Those outputs were broadly similar to the US-spec 4.2 but gave notably better fuel economy. America had briefly embraced diesel following the 1979 oil embargo and Mercedes had introduced diesel versions of both W123 and W126 models, which had proven popular. In 1981, a BL spokesman told Car magazine they planned to introduce it into the US market for the 1983 model year.

However as fuel consumption concerns abated, the diesel XJ, despite having been largely proven was shelved; Jim Randle telling Motor’s Jeremy Sinek in 1983, “should the market require it in future, we could introduce it quite rapidly”. Another missed opportunity perhaps, since such an engine might have opened Jaguar to more of the European market.

Randle expanded a little more on this matter when we spoke in 2016. “We looked at diesel engines in the early ‘80s, using VM. It was built like an Aston Martin engine, where you have a tunnel through the crankcase, and each of the main bearings sits in a circular cup, as it were. It was interesting, turbocharged, but not a performer. It had the potential for finding some extra customers, but in the end, I think, sales and marketing weren’t keen”.

When I put it to him that perhaps a diesel didn’t really fit with Jaguar’s NVH ethos at the time, he replied; “No, it was difficult – mostly airborne [noise] though. We put extra sealing on the bulkheads, and things like that. But no, it didn’t immediately cause you to want to buy one”.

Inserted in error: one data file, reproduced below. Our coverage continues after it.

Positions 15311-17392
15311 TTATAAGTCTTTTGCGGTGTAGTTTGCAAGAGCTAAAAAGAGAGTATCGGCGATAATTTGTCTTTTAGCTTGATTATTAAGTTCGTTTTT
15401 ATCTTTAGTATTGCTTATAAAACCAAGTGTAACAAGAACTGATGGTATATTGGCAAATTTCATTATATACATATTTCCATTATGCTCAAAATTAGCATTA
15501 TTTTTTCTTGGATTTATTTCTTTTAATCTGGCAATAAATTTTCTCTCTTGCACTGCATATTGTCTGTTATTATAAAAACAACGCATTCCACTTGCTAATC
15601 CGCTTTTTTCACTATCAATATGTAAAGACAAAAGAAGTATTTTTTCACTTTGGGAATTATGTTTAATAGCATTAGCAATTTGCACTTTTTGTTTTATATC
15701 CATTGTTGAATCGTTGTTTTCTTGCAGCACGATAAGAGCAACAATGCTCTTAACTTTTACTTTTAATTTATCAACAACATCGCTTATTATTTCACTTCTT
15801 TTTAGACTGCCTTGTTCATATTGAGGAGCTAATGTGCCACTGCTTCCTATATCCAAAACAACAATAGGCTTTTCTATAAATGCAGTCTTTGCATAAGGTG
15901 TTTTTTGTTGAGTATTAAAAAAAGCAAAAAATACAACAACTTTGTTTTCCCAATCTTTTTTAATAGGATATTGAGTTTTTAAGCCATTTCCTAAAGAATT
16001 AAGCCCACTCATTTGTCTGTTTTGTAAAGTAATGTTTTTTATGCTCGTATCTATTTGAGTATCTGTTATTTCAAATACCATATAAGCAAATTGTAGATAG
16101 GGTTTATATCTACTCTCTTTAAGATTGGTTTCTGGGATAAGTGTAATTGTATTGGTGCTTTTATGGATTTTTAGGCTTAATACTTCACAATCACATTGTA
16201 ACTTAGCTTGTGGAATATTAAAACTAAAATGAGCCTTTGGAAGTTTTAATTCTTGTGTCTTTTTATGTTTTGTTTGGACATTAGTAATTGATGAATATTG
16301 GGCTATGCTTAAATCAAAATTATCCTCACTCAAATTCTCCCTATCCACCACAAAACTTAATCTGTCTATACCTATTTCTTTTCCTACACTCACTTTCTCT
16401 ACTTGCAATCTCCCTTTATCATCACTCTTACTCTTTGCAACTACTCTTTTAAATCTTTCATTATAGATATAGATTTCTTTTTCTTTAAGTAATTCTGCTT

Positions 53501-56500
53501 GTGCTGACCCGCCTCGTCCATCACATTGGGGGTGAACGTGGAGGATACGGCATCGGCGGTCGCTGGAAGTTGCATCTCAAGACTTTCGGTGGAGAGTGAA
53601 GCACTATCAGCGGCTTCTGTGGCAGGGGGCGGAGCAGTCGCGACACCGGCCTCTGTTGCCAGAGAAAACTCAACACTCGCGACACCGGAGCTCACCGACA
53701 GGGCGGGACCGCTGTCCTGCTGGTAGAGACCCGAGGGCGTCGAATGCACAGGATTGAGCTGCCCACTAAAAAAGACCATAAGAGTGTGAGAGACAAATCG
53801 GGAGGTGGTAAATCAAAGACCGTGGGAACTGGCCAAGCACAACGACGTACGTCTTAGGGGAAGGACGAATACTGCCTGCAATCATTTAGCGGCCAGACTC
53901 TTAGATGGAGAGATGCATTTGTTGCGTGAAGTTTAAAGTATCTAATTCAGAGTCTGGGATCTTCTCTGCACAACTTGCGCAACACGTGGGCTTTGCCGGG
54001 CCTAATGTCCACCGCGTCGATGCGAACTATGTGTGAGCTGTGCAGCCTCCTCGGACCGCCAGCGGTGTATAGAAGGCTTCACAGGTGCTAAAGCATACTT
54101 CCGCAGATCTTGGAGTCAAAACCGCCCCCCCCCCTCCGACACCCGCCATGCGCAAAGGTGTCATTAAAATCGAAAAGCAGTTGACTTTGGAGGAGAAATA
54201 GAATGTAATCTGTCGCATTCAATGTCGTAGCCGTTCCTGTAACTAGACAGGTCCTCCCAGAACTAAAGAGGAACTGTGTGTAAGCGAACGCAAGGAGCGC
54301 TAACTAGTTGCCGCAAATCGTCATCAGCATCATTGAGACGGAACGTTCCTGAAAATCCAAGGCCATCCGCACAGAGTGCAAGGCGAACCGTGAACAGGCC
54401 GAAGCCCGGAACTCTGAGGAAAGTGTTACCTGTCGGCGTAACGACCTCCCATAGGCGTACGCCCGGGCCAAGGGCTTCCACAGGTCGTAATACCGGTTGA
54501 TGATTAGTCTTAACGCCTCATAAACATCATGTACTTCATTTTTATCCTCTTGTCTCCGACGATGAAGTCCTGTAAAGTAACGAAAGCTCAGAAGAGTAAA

Upon reflection, it does appear that perhaps instead of viewing Browns Lane as a thorny irritant to be subdued, BL might have been better served by having employed Jaguar as the primary power-unit technology-centre for the group. Certainly their V12 engine had the potential to be sliced and diced in a number of ways which could potentially have been highly beneficial to the business as a whole and to Jaguar as a profit centre within the organisation. Another case of the BL charter?

Saving Grace continues here

©Driven to write. All rights reserved.

Author: Eóin Doyle

Co-Founder. Editor. Content Provider.

29 thoughts on “Saving Grace – Part Six”

  1. Jaguar’s diesel projects were rather confusing ranging from the 3.6 VM Motori turbodiesel (likely the same used in the AMC Eagle), Project Iceberg’s dieselization of the Rover V8 (giving Jaguar the jitters) and apparently the Jaguar AJ6 engine (which was said to be built with dieselization in mind).

    The first two were putting out around 150 hp (though some claim the Project Iceberg turbodiesel was only good for 125 hp not 150 hp), which would have potentially served as benchmarks for a theoretical AJ6 turbodiesel.

    If Mercedes-Benz managed to build both 60-degree V6s and 90-degree V8s on the same production line, surely Jaguar was capable of performing a similar feat with a 90-degree V8 being built alongside 60-degree V6s/V12s (instead of the abortive 60-degree V8) with the former sharing much of the latter’s architecture?